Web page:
I use a very different set of criteria when compared to ordinary or scriptural notions of the same in arriving at such conclusions.

JOEL THUMBS UP

Since: May 13

Location hidden

#183905 Jul 31, 2013
CouldThisBeTrue wrote:
<quoted text>

For instance, if I have a ruler that is one meter long, I can measure something with that as standard.
Only if that something is a gross physical thing that lends itself to rigid measurements.

JOEL THUMBS UP

Since: May 13

Location hidden

#183906 Jul 31, 2013
CouldThisBeTrue wrote:
<quoted text>

And what is so beneficial about that?
What?

A higher state of consciousness with its concomitant energy field can radically and permanently change conditions in nature and being if it is potent enough.

JOEL THUMBS UP

Since: May 13

Location hidden

#183907 Jul 31, 2013
CouldThisBeTrue wrote:
<quoted text>

Further, if they are relative and subjective terms to the individual or outsiders, then there is no use calling someone good or bad.

Because there is no standard other than one's own.
Not necessarily....

If you judge from the ordinary consciousness or from a higher state of consciousness that is not high enough or if you frame rules and regulations from this ordinary or not-so-high state states of consciousness, you're sure to err seriously and cause more loss than profit.

Besides, if you judge from a higher state of consciousness as did our prophets still colossal blunders can be made and much damage caused since that higher state of consciousness of the prophet is insufficient to perceive the causal chain in its entirety nor is that higher state of consciousness potent enough to regenerate and transform the unregenerate event or entity beginning from its roots and this is why these prophets have failed, their teachings debunked, their laws the cause of more harm than benefit and their egoism, megalomania and imperfections exposed...This only shows that the state of consciousness of Abraham, Moses, Elijah, Jesus, Rama, Krishna, Buddha, Mohammad, Zoroaster, Baha'ullah and others was not high enough which is why they committed serious blunders/errors.

Further, remember, the subjective has its objective aspects...
yehoshooah adam

Denver, CO

#183908 Jul 31, 2013
JOEL THUMBS UP wrote:
<quoted text>
Tell me, who did I call bad.
I use a very different set of criteria when compared to ordinary or scriptural notions of the same in arriving at such conclusions.
rabbee: well if you call buddah good, then everyone else is bad relative to that. and if you use that to call yourself good, then everyone else is bad relative to your own normal bias.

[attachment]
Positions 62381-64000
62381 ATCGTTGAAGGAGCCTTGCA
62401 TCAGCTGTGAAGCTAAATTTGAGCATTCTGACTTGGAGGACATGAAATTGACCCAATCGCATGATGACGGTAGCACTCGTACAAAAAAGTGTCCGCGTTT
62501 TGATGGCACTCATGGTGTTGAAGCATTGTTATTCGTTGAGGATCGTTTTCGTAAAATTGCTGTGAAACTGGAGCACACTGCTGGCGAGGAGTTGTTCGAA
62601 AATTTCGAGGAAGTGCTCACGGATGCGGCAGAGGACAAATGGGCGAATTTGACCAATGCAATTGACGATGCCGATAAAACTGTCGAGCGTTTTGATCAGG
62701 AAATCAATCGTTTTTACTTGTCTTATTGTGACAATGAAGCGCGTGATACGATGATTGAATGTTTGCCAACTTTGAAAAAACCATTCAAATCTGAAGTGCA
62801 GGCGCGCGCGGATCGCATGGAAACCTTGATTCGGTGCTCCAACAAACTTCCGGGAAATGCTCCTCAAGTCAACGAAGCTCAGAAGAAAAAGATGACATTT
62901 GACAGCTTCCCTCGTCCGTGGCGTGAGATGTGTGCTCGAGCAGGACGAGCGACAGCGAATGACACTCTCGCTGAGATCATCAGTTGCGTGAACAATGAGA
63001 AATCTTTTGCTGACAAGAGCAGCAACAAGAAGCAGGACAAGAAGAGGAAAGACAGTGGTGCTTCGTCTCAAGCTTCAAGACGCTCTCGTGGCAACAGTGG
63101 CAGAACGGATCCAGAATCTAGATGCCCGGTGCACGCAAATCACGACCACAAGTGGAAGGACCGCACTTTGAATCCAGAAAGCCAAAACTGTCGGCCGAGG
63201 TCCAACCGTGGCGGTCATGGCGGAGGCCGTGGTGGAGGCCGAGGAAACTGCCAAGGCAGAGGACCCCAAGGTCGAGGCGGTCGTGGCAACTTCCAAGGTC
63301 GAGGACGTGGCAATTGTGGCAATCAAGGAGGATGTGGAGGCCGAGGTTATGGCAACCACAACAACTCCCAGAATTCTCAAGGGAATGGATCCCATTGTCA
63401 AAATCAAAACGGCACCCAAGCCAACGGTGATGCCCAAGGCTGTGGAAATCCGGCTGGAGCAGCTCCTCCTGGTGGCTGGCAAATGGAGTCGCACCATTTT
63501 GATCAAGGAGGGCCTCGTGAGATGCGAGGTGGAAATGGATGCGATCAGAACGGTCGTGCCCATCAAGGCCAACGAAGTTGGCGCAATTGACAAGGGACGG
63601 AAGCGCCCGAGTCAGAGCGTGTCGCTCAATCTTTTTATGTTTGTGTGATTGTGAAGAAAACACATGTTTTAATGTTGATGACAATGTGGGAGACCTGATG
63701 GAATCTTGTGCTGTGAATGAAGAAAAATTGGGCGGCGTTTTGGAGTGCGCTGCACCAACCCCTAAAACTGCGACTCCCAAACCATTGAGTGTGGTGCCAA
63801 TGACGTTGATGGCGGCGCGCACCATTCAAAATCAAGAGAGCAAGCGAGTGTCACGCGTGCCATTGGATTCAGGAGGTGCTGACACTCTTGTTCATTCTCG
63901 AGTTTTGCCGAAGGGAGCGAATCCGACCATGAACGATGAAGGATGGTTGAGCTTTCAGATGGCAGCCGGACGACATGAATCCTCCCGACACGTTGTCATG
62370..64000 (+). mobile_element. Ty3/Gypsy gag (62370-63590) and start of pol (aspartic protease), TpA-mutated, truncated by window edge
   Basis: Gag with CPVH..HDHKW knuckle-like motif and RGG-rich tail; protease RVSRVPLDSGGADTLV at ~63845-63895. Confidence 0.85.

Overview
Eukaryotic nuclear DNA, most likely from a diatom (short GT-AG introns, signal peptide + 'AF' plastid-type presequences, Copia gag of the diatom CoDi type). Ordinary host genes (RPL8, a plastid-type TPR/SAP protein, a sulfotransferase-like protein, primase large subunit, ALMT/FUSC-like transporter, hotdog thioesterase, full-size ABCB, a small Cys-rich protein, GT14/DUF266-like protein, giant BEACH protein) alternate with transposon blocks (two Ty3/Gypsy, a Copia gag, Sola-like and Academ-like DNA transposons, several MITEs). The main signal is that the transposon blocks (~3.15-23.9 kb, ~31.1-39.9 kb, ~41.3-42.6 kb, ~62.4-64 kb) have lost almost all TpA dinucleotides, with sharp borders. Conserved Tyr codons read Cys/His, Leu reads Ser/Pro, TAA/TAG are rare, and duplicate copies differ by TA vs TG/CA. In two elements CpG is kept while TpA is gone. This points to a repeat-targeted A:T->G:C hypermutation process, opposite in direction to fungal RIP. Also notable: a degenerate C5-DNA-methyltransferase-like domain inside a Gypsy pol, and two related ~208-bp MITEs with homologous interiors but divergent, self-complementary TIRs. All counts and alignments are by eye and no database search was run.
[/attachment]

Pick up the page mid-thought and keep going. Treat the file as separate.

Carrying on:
and since i call G-D The Only Good, then everyone else that deviates from G-D, is considered bad inversely proportional to their distance from THE POINT SOURCE of G-D. so therefor i have no reason to idolize any of you, who are a greater distance from G-D than i. and would only honor, someone who if any today were closer to G-D than i.
yehoshooah adam

Denver, CO

#183909 Jul 31, 2013
JOEL THUMBS UP wrote:
<quoted text>
What?
A higher state of consciousness with its concomitant energy field can radically and permanently change conditions in nature and being if it is potent enough.
rabbee: well so far all your, free will mental magic appears to be extremely impotent.
david

Minneapolis, MN

#183910 Jul 31, 2013
more lies and false math to mess with your head.
alpha is 1 and omega is 7 and 1 is 7.
and 3 digits represents the father the son and the holy ghost .

1 of 1 of 7.

(1)

(1_1_1)(1_1_2)(1_1_3)(1_1_4)(1 _1_5)(1_1_6)(1_1_7)

1_2_1 1_2_2 1_2_3 1_2_4 1_2_5 1_2_6 1_2_7

1_3_1 1_3_2 1_3_3 1_3_4 1_3_5 1_3_6 1_3_7

1_4_1 1_4_2 1_4_3 1_4_4 1_4_5 1_4_6 1_4_7

1_5_1 1_5_2 1_5_3 1_5_4 1_5_5 1_5_6 1_5_7

1_6_1 1_6_2 1_6_3 1_6_4 1_6_5 1_6_6 1_6_7

1_7_1 1_7_2 1_7_3 1_7_4 1_7_5 1_7_6 1_7_7

(2_1_1)
(3_1_1)
(4_1_1)
(5_1_1)
(6_1_1)
(7_1_1)
finish and have fun. if any one finish and post I will give thee the convertor. lol.
bmz

Since: Mar 08

Location hidden

#183911 Jul 31, 2013
Seeker wrote:
I'm not condemning Muhammad, I am merely saying that he cannot be the person mentioned in 18:18, and he himself never even said he was. Do you need for him to be propecised in 18:18 in order for you to believe he was a legitimate prophet?
On this, I cannot sit on the fence.

Deut 18:18 is definitely not about Jesus. Jesus does not fit the description at all in Deut 18:18, so you will have to look for him somewhere else.

Another point, Seeker. The Jews were waiting for a messiah, not a prophet. Also, the Jews were not present at the Mount.

If Jesus were that prophet, then he was definitely not the messiah at all.

This is an example of logical reasoning. Tell me why Christians cannot think logically?

Jesus cannot be everything. Right?

Since: Jul 13

Location hidden

#183912 Jul 31, 2013
JOEL THUMBS UP wrote:
<quoted text>
Good and bad are products of limited understanding and rules and laws formulated by a feebly developed mind.
Besides, a thing may have both good as well as bad uses depending on the context.
Good and bad can apply to any situation depending on the circumstances but what is good today may not be good tomorrow.
For example, stealing is considered bad.
But, is theft really bad per se?
One may steal money, food, utensils, ideas and so on.
A man sees his son dying from cancer and cannot get him treated for lack of monetary means and charities have no more money to spare or give very little that's insufficient for the treatment and so the father has no means of seeking help for his dying child except to steal money and use it for the dying boy's medical treatment which could perhaps save his life.